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Research Document 2018/017

Optical, Chemical, and Biological Oceanographic Conditions on the Scotian Shelf and in the Eastern Gulf of Maine in 2016

By Johnson, C., Devred, E., Casault, B., Head, E., and Spry, J.

Abstract

The condition of nutrients and plankton on the Scotian Shelf and in the Gulf of Maine were assessed in the context of continued warmer-than-normal surface and near bottom ocean temperatures in 2016, a pattern that started in 2008, and continued higher-than-normal stratification in summer and fall. Overall in 2016, deep nutrient inventories were lower than normal. While deep nitrate anomalies have been mixed in sign in recent years, inventories of deep silicate and phosphate have been mainly negative since 2013. Spring phytoplankton bloom initiation was early and bloom duration short in the east, and bloom magnitude was small and duration short in the central and western Scotian Shelf. The early spring bloom initiation timing in 2016 contrasts with the mainly later initiation timing observed on the Scotian Shelf in recent years. Observations in 2016 provide additional evidence for a persistent plankton community change in recent years.  The abundance of large phytoplankton, including diatoms, continued to be lower than normal. Zooplankton biomass and Calanus finmarchicus abundance also continued to be lower than normal, while non-copepod abundance was high. The abundance of arctic Calanus, an indicator of cold water on the Scotian Shelf, continued to be lower than normal. Higher than averageabundances of Oithona atlantica andwarm offshore species suggest greater influence of offshore waters in recent years, especially on the western Scotian Shelf. Changes in phytoplankton and zooplankton communities observed in recent years suggest changes in prey fields for planktivorous fish, birds, and mammals and could be associated with changes in the fate of primary production in the ecosystem.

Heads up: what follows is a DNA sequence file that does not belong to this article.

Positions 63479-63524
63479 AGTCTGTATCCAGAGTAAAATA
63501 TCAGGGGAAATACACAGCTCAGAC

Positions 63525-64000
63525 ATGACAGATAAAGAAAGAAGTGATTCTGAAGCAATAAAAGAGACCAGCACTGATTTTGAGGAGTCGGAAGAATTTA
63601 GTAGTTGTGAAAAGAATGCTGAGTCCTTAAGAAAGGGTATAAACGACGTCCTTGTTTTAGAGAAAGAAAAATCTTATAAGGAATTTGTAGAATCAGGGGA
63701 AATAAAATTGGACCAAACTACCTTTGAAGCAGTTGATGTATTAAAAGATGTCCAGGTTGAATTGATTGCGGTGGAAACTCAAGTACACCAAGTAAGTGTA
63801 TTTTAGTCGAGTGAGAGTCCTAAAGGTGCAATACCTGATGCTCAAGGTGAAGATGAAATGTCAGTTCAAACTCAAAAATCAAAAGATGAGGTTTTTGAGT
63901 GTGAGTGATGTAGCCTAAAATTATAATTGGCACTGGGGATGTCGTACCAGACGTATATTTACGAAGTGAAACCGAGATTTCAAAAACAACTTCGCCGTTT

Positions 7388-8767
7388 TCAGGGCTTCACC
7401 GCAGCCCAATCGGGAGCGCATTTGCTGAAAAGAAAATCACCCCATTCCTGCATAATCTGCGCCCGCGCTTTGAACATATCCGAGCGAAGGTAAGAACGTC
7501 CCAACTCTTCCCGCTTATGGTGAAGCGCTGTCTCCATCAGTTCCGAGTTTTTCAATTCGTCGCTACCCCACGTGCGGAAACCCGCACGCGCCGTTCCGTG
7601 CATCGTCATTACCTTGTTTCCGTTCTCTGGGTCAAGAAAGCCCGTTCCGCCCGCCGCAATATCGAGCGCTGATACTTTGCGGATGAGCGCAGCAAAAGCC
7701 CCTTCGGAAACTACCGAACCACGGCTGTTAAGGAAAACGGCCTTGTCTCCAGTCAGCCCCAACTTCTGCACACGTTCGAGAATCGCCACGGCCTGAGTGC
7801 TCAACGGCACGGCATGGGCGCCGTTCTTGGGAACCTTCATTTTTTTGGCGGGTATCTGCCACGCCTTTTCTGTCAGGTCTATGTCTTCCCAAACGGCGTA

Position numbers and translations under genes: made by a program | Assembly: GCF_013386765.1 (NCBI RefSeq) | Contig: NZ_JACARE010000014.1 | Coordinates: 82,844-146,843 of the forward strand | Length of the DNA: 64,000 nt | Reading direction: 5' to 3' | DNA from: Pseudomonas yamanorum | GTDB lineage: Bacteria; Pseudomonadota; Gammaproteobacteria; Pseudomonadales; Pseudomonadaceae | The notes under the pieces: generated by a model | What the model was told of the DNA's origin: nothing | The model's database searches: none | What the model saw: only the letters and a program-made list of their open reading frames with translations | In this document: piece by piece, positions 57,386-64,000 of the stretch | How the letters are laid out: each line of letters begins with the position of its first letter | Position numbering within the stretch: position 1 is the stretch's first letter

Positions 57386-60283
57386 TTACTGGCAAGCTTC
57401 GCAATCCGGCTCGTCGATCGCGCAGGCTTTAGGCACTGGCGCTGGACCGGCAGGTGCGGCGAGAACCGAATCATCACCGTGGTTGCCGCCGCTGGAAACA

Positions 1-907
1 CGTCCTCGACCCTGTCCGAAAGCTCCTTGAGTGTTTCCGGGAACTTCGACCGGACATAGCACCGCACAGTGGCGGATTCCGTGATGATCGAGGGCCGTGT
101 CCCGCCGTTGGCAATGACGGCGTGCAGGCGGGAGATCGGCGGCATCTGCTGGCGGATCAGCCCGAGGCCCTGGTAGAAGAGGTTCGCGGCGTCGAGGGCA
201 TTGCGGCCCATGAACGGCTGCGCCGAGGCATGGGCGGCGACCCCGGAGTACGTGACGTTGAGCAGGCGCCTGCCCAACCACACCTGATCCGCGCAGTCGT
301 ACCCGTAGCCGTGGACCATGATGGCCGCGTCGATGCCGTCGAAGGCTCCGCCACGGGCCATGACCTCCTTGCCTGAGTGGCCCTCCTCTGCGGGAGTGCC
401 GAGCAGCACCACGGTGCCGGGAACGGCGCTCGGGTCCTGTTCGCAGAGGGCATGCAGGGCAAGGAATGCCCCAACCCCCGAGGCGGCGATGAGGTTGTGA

Continuous Plankton Recorder (CPR) data become available one year later than data collected by the Atlantic Zone Monitoring Program. In 2015, there was sampling in only 7 months between April and November on the Western Scotian Shelf (WSS) and in only 5 months between June and November on the Eastern Scotian Shelf (ESS). Due to the poor temporal coverage, annual average abundances and abundance anomalies could not be calculated for 2015.  Sampling on the WSS in April-May indicated (i) near normal levels for three phytoplankton groups and the dominant zooplankton taxa Calanus I-IV and C. finmarchicus V-VI, (ii) unusually low levels for two Arctic Calanus species and hyperiid amphipods, and (iii) low or near normal levels for seven other taxa. Sampling over the entire Scotian Shelf between June and November indicated (i) near normal levels for the three phytoplankton groups, (ii) lower than (June-September) or close to (October-November) normal abundances for Calanus I-IV, C. finmarchicus V-VI and most other taxa, but higher than normal abundances for coccolithophores and foraminifera on the ESS from September to November.

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